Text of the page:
UICA looks back on 40 years of challenging Grand Rapids


The specter of a 40th birthday often marks a turning point, whether it be easing contentedly into middle age or plunging headlong into a self-destructive midlife crisis. Grand Rapids’ Urban Institute for Contemporary Arts fits neither profile. The UICA in 2017 will celebrate its 40th year of bringing forward-thinking multidisciplinary art to the city’s downtown, and the vibe is both reflective and restless.

“While nearly 40 years old, UICA is still developing into its full potential,” Executive Director Miranda Krajniak told Revue. Indeed, the institute’s story is one of constant growth and evolution.

UICA was founded as a nonprofit in 1977 by a group of artists with a shared goal of challenging audiences and supporting new forms of creative expression. Its first space on Front Street is now a parking lot for the Gerald R. Ford Museum. Following that, the institute occupied locations on Race Street near the Ford Freeway, then closer to downtown on Monroe Avenue before landing in its longtime home at 41 Sheldon Blvd. The institute remained there for 13 years before moving in 2011 to its current headquarters, 2 W. Fulton Ave.

Now firmly ensconced in a spacious, state-of-the-art $8 million facility at the literal center of the city, the UICA curates ambitious traveling exhibitions, performance art and site-specific installations throughout its 28,000 square feet of gallery space, along with dozens of art-related public and member events each year, such as the Odd Ball and Live Coverage fundraisers. Its lower-level theater presents 16 film screenings per week — mostly first-run independent and art films, documentaries and works of foreign cinema.

“UICA has had my back for 10 years now,” said Grand Rapids filmmaker Joel Potrykus, who has received critical acclaim, festival attention and national distribution in recent years for his films “Ape,” “Buzzard” and the forthcoming feature “The Alchemist Cookbook.” The UICA hosted the first screening of his short film “Gordon” in 2007. 

“UICA is by far one of the most valuable, and often-overlooked, spots in this city,” he said. “There’s days I almost feel like Grand Rapids doesn’t deserve a cinema with such perfect programming taste.”

Potrykus hosts the recurring Open Projector Night series, which showcases short films, specifically emphasizing local and regional work. “The Alchemist Cookbook” has its official debut run at the UICA Oct. 14-27.

That overlaps with the final days of UICA’s ArtPrize 8 exhibition, “Future Talk,” a collection of works by 16 artists in digital and new media. The UICA has been a marquee venue since ArtPrize’s inception, and its former Sheldon Blvd. location now houses ArtPrize’s headquarters.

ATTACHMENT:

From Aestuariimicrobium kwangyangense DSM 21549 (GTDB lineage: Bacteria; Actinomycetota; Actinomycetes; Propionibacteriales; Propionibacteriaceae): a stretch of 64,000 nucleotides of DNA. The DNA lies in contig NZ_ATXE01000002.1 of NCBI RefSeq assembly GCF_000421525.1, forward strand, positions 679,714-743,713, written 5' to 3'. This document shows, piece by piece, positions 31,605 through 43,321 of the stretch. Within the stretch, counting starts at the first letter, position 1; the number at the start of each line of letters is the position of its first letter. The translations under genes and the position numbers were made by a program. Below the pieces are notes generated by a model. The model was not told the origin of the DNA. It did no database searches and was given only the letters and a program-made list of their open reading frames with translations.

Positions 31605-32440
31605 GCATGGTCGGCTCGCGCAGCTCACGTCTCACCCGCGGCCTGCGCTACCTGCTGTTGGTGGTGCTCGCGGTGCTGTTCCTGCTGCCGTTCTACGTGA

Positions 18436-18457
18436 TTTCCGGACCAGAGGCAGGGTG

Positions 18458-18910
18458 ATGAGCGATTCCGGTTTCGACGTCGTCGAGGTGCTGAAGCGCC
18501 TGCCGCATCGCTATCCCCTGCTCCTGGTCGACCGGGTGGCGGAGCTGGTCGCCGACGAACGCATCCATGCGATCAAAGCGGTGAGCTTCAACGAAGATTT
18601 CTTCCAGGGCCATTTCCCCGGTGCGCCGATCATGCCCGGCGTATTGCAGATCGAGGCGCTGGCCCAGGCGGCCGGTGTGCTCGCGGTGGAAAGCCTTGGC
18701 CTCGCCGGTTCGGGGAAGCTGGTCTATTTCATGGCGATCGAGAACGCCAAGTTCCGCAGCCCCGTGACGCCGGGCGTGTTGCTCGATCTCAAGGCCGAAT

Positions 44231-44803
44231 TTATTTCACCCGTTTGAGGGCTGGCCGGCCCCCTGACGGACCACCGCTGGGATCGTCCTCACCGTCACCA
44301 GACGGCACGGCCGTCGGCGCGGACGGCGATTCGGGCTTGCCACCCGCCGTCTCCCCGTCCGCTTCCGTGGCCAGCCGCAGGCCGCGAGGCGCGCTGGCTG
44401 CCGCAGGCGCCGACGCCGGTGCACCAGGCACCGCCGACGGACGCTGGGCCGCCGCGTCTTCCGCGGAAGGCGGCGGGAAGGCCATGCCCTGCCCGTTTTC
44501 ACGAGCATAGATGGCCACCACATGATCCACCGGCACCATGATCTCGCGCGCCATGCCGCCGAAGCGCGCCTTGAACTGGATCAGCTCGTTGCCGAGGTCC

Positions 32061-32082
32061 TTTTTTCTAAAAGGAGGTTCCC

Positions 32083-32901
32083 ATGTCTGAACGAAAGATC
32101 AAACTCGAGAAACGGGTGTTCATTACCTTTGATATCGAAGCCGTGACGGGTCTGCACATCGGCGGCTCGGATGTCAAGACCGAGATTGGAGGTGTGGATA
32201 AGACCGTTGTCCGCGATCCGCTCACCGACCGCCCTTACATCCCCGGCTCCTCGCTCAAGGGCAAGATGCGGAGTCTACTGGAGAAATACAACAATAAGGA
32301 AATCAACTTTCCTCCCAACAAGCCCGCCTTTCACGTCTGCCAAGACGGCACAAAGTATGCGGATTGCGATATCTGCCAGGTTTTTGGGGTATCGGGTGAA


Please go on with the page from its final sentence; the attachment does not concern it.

Two years after the move to its new space, the UICA merged with Kendall College of Art and Design. Slower than expected membership growth and admission revenues left the UICA with a $4 million debt. Kendall itself is part of Ferris State University, which paid off the debt as part of the merger agreement. UICA retains curatorial independence, but shares operational and administrative resources with Kendall, Krajniak said.

Its existence secured, the UICA has assumed the curious role of an established institution whose uniqueness for a city the size of Grand Rapids tends to be overlooked. It is, for instance, one of only 11 non-collecting art institutions in the United States — in other words, it doesn’t house a permanent collection. The focus is solely on the new (such as “superusted,” an exhibition of Midwestern art running until October), the provocative (like “Unloaded,” a recent exhibition of work exploring gun violence) and the engaging (such as its Contemporary Kids and ArtWorks programs).

“A contemporary art institute can be the place where new ideas and challenges to conventional thought are first broached as artists reflect upon the world around them,” Krajniak said. “Original forms of artistic expression are inherently challenging because we as viewers are experiencing something that’s never been apprehended before. There’s no ‘right answer’ for how a work is supposed to make the viewer feel, or what to think — no textbook entry has been written yet.”

That mission has expanded outward. The UICA is spearheading an ongoing effort to place street art in several of the city’s public spaces. So far, the partly crowdfunded “Exit Space Project” has commissioned five large-scale outdoor murals in Grand Rapids neighborhoods. One such mural covers the Lincoln Lodge at Lincoln Park on the city’s West Side. Its creator, Kelly Allen, has worked extensively with the UICA for the past dozen years as a volunteer, instructor and exhibiting artist.

“The UICA has been a major reason why I enjoy living in GR, as it has been the most professional, inspiring, forward-thinking art institution outside of Detroit, as far as I’m concerned,” Allen said. 

Her mixed-media work has been featured in several shows, and in November, Allen will debut an exhibition of solo work on the UICA’s fifth floor. She said the institute “helps Grand Rapids feel like a valid contender as a vibrant, contemporary, creative city.”

The UICA accomplishes this by continuing to (here’s that word again) challenge its audience until the abnormal seems normal, Krajniak said. 

“It’s significant that the West Michigan community has supported and sustained such a place for new, unconventional and challenging ideas for almost 40 years,” she said. “What may seem ‘challenging’ at UICA today may be ‘safe’ or commonplace in years to come.”